Photography: Caroline Sharpnack
Ruggable rugs have become quite popular recently because they are machine washable. Washability or cleanability is an important consideration whenever you’re working with food and moisture. Spills will inevitably happen, so choose a rug that can stand up to heavy use. My personal vote, however, will always be vintage antique rugs—they clean up so well!
Antifatigue mats are pretty popular for the kitchen, but most options that are marketed as antifatigue are made with vinyl and treated with flame retardants and other chemicals. If you're concerned about toxins in your home, it may be wiser to go with a wool or cotton rug instead.
Rugs in the Bathroom: Yes or No?
We've discussed the hazards that come with the "new carpet smell," and rugs fall into the same category. Some of the rugs designed for bathrooms (and kitchens) are mildew resistant, which often means they've been treated with chemicals that can release hazardous VOCs in your home.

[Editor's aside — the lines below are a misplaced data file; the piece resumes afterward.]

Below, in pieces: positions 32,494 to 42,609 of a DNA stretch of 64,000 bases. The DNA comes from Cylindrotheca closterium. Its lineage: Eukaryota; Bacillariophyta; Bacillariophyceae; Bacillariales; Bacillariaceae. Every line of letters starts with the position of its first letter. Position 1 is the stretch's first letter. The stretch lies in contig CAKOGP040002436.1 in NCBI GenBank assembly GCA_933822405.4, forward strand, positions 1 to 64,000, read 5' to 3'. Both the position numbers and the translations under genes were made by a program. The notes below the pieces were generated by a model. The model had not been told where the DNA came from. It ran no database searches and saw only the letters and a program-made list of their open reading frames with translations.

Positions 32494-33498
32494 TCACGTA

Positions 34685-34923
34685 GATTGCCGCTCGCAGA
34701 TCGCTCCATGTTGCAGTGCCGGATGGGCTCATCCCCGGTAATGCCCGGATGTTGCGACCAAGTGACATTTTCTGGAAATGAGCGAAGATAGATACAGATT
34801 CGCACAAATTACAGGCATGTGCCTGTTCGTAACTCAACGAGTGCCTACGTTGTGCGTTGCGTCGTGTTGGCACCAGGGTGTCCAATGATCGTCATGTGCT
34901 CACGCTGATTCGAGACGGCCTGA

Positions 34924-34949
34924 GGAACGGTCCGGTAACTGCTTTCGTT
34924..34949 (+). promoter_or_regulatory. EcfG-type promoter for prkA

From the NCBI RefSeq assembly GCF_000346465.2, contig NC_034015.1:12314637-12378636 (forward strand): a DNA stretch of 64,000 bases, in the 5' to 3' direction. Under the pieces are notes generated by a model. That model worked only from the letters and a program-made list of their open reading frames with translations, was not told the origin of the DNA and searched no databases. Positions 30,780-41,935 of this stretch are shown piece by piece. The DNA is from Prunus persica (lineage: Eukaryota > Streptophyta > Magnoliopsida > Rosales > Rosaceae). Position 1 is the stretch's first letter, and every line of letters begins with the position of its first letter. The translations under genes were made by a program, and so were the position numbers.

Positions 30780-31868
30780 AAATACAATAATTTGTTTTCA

Bathroom rugs are certainly not a necessity, but you may want a bathmat or some type of floor covering to protect the floors and offer a place to stand when you step in and out of the tub or shower—not to mention simply for their beauty within the space. Look for rugs made with breathable cotton, hemp, or jute. Turkish cotton (the same material used for lovely Turkish towels) can also be woven into bathmats.
Design: Studio McGee
Be sure to look for a washable or readily cleanable bathroom rug. In the bathroom, hygiene is paramount, and you'll want a piece that you can clean regularly. Vintage rugs can also be a great option for the bathroom. If you use the bathroom vanity for cosmetic applications, you'll want to use a rug underneath the space to protect the floors as well. So again, cleanability is critical in the bathroom.